Falls Prevention

In Singapore, about one-third of older adults aged 60 and above have fallen more than once. Falls can be dangerous for an elderly person as they may result in hip fractures, especially among women, who have 18% risk of getting a hip fracture in their lifetime. This risk is about 6% for men.

The risk of fractures is higher in people who have osteoporosis. A hip fracture can result in loss of function and mobility, and studies have shown that there is an increase in the number of deaths in the year following a fracture.

The Elderly Falling Down at Home

Did you know that most falls for older people happen in the home? In fact, the majority of these falls occur in the bedroom and living room. Environmental hazards in the home such as slippery floors or loose cords, visual problems and ill health also increase the risk of falls for older persons.

Consequences of Falls in the Elderly

Falls can result in a variety of complications ranging from fractures to long-term hospitalisation and loss in self-esteem and confidence. Because the consequences of falls are numerous and significant, falls and its resulting injuries—whether they’re hip fractures or head injuries—are important health issues that cannot be overlooked. Here are some of the ways that a fall may negatively impact someone.

Physical consequences

  • Fractures, especially at the hip or forearm
  • Pain or discomfort
  • Medical conditions/health problems due to prolonged immobility
  • Difficulty or inability to move around independently, especially for long periods of time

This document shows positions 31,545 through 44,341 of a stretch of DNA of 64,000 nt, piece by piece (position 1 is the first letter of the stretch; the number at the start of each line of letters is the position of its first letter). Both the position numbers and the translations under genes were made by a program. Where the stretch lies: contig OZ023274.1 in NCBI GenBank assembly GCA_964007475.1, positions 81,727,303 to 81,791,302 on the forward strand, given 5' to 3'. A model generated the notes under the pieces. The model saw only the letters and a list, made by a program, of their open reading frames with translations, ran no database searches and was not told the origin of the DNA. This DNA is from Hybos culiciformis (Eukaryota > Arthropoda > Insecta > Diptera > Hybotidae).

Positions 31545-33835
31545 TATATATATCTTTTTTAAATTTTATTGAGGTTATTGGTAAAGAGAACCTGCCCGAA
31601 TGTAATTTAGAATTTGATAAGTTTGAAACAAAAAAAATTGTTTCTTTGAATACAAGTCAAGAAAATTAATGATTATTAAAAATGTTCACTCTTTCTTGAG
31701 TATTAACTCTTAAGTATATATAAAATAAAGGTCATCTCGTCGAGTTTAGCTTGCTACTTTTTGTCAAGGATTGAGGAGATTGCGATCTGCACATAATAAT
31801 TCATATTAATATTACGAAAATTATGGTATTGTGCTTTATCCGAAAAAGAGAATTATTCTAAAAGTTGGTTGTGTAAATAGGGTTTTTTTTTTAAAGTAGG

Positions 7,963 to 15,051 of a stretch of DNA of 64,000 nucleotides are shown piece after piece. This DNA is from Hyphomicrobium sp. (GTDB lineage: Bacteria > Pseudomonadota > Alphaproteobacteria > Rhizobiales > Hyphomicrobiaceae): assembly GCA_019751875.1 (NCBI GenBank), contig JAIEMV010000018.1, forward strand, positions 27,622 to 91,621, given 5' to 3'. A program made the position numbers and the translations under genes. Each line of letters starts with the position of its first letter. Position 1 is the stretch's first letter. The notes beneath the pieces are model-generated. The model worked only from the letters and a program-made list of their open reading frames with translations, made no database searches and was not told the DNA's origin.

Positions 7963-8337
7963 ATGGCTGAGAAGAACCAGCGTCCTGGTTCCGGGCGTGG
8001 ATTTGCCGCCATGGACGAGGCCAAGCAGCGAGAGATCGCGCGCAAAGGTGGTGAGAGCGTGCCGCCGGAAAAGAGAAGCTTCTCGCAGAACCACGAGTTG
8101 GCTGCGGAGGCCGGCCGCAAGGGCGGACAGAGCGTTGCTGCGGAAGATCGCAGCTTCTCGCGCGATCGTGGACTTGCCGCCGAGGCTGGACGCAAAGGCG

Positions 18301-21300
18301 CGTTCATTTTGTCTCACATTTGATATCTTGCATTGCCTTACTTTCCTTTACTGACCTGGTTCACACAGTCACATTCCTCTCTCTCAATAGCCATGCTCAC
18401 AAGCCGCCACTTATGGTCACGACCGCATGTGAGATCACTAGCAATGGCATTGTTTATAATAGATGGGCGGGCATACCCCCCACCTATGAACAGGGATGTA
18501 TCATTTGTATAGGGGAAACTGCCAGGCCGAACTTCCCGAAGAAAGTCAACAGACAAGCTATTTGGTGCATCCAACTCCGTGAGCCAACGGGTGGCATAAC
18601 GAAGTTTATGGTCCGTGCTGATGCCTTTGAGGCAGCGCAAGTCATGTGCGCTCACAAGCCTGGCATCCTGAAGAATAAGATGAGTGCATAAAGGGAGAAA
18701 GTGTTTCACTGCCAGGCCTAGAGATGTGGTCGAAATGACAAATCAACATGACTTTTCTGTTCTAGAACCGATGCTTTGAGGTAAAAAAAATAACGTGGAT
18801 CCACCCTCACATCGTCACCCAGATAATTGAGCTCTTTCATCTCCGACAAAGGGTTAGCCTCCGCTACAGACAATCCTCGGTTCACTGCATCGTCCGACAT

• Unsteady walking pattern

Social consequences

  • Loss of independence
  • Changes to daily routine
  • Financial costs of hospitalisation
  • Loss of social contacts due to long-term hospitalisation
  • Decreased quality of life

Psychological consequences

  • Frustration at losing their independence to carry out daily activities
  • Fear of falling again
  • Distress resulting from uncertainty and anxiety in life after suffering from a fall-related injury
  • Embarrassment from injury and/or usage of walking aids
  • Loss of self-esteem due to an inability to take care of oneself after falling

In a nutshell

Falls can result in:

  • Physical consequences: fractures and disability.
  • Social consequences: increased financial burden, disruption to daily routine.
  • Psychological consequences: stress due to uncertainties and inability to live independently.

Get tips how to prevent falls and what you can do to reduce the risk of falling from the Health Promotion Board.

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